Jan
19
2011

Who Invented Alphabets

Alphabets have been originated from ancient Egypt and the history of the origin can be traced from 2700 BC.  The alphabets were referred to as Uni-literals by Egyptians who developed a set of 24 hieroglyphs. These alphabets begin with a consonant sound followed by the vowel sound.

Modern alphabets were derived from the idea developed by ancient Egyptians. But the pictures were simplified to represent the sounds of consonants. These pictures were simplified by Phoenicians.

Who Invented Alphabets Who Invented Alphabets

The major problem was, all letters were consonants that was logical for Semitic languages namely Hebrew, Phoenician, Arabic. But Greek required extra sounds in form of vowels in their alphabets. They removed few consonants and replaced these with vowels to represent the extra sound as required by them. The unused letters were retained by Greek in their numbering system.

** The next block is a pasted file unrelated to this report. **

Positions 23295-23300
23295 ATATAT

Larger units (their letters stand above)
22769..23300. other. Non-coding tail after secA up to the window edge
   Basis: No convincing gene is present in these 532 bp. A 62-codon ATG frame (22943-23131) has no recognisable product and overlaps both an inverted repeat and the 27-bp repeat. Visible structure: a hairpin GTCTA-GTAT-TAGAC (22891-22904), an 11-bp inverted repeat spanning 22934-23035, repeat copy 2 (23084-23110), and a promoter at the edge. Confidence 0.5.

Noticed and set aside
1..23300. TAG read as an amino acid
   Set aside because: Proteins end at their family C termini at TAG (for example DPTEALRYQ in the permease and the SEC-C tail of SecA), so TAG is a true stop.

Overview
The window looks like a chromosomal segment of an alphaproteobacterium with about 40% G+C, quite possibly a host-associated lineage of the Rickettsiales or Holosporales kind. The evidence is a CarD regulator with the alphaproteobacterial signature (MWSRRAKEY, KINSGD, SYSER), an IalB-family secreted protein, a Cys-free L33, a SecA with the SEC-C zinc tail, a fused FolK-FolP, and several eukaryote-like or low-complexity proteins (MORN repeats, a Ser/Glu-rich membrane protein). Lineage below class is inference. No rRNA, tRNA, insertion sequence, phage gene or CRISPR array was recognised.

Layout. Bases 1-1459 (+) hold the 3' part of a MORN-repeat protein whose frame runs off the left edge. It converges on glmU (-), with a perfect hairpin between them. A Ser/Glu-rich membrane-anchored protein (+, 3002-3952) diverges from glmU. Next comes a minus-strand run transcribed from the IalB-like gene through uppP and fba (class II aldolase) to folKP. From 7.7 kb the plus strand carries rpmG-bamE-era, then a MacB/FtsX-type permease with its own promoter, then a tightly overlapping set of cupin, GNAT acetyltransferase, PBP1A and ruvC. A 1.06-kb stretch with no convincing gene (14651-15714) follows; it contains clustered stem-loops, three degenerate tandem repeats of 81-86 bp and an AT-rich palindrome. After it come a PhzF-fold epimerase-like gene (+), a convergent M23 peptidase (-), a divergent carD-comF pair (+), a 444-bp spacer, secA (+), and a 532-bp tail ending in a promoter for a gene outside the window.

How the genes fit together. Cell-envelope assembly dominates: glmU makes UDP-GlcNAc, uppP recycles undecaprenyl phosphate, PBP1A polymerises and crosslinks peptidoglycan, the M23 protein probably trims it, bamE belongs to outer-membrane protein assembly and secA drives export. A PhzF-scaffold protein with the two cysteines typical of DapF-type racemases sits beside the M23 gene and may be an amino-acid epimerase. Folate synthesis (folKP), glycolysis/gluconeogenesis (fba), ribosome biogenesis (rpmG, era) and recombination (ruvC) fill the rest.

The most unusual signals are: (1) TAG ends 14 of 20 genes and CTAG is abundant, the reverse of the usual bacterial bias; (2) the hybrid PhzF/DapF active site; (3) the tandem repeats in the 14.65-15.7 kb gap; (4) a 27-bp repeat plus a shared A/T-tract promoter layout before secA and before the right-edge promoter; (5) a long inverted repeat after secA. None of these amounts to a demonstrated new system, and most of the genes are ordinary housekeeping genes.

Greeks followed the system of writing from right side to left side, which is still being followed in Arabian countries.  But gradually they are changing their ancient writing method to the present system of left to right. They have passed this habit to all European countries.

Alphabets being used in South Asia and Southeast Asia have been derived from Brahmi alphabet system, which was based on Aramiac. The phonetic order of the present system of alphabets has been created by Indians.

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Peter is the founder of WhoGuides - The History Website. He's always happy to share his passion for history. Use the contact form if you want to get in touch with him.

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